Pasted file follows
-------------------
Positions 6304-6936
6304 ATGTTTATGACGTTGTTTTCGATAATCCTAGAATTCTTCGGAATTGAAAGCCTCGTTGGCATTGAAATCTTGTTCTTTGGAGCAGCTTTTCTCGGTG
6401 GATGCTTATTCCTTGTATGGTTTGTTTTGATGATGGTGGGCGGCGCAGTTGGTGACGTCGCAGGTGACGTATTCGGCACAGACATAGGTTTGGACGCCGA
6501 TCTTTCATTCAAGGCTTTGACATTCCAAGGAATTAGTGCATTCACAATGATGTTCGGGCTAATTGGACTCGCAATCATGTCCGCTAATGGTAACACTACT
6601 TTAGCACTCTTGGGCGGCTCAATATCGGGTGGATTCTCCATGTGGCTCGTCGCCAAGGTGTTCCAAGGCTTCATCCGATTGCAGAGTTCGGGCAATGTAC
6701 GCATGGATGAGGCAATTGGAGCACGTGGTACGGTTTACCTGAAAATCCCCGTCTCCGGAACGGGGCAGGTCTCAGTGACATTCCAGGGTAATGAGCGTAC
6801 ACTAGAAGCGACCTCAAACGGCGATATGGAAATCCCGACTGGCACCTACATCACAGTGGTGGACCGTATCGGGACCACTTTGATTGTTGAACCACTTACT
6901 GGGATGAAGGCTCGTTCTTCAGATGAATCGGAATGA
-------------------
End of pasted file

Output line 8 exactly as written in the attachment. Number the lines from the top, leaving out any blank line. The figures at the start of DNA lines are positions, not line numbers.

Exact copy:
6901 GGGATGAAGGCTCGTTCTTCAGATGAATCGGAATGA